Saturday 5 November 2022

When Wembley went to the dogs!

 Guest post by local historian Philip Grant


A few weeks ago, during cleaning work by Wembley Park in Olympic Way, some black paint or plastic peeled off of a wall. At first the workers thought they’d uncovered a picture of a rabbit. Then someone realised it was a hare, and that it might be something to do with the greyhound racing which used to take place at the old Wembley Stadium. 


Sure enough, further removal of the black coating over the tiles revealed the greyhounds, and a scene which was part of the original 1993 Bobby Moore Bridge tile murals. This part of the design used the slope of the ramp down from Bridge Road on the east side of Olympic Way. Unfortunately, all three greyhounds were partly hidden behind steps which TfL had installed in 2006, as part of pedestrian access improvements ahead of the opening of the new stadium.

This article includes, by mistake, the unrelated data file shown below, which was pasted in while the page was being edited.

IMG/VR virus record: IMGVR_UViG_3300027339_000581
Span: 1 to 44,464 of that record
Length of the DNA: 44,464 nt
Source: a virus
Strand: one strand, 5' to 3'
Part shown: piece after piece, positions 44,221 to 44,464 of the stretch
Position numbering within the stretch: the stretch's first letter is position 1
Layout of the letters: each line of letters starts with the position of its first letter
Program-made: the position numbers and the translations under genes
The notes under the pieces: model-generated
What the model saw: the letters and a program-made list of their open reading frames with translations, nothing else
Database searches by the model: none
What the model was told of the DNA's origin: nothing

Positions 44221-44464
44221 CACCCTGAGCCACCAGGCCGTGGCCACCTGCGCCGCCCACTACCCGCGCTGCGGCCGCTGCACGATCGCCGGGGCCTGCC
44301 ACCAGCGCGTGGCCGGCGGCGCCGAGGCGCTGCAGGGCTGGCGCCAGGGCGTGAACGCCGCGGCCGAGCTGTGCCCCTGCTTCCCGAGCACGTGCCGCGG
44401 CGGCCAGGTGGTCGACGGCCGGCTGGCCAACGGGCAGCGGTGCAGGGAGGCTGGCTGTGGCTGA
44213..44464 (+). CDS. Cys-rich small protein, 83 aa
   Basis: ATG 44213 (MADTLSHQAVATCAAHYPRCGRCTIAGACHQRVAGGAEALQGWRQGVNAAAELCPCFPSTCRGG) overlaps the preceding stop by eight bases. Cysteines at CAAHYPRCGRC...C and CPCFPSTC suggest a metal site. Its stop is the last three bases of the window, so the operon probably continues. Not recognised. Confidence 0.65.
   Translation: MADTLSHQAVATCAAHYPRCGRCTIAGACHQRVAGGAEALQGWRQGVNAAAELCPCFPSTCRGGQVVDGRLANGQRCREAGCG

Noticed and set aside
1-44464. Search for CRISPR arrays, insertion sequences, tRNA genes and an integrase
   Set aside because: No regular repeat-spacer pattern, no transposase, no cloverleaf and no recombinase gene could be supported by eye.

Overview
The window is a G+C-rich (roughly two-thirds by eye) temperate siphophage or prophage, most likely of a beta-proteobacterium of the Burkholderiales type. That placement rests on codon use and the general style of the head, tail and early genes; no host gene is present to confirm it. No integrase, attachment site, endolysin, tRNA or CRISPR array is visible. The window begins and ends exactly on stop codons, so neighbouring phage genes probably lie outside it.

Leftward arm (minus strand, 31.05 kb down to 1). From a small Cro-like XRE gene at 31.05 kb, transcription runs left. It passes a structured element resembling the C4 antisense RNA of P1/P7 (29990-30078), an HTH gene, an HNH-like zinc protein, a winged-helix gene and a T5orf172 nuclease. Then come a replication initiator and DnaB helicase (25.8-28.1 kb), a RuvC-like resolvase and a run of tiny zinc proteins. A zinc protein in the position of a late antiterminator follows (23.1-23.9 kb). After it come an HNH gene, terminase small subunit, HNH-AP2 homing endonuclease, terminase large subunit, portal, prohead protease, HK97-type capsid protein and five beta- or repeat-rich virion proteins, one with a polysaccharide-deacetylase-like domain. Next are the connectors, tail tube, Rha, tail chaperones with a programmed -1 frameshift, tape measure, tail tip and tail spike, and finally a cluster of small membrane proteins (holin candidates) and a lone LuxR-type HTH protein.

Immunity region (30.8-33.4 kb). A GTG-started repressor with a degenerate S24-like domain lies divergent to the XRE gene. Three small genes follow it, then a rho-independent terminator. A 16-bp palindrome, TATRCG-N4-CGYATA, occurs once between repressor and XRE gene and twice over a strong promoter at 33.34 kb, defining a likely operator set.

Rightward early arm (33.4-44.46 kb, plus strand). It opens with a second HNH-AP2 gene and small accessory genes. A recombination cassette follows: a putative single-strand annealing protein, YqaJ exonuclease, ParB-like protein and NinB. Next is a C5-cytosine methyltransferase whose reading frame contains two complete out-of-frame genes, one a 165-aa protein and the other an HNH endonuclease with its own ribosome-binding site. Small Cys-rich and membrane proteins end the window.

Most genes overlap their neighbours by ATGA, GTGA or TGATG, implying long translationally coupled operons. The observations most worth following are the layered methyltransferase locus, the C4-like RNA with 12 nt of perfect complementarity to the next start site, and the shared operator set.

Two views of the greyhound racing tile mural, October 2022.


Greyhound racing played a very important part in Wembley’s history, as without it, the stadium built for the British Empire Exhibition might not have survived the 1920s. I shared the story of how Arthur Elvin saved the stadium from demolition in Part 4 of The Wembley Park Story, in 2020. 


A single-day “booking”, for the F.A. Cup Final, would not have paid the cost of the stadium’s upkeep each year. But Elvin saw the potential of a new sport, which had proved popular since its introduction to England at Belle Vue, Manchester, in 1926. The clue was in the name of the company through which he, with friends, purchased the stadium from the Exhibition’s liquidator: Wembley Stadium and Greyhound Racecourse Company Ltd.


On top of the £122,500 they paid for the empty concrete building, the company spent a further £90,000 on improvements to the stadium facilities, and on the track, lighting and kennels. They started to see a return on their investment when over 50,000 people turned up for the first evening of greyhound racing on 10 December 1927.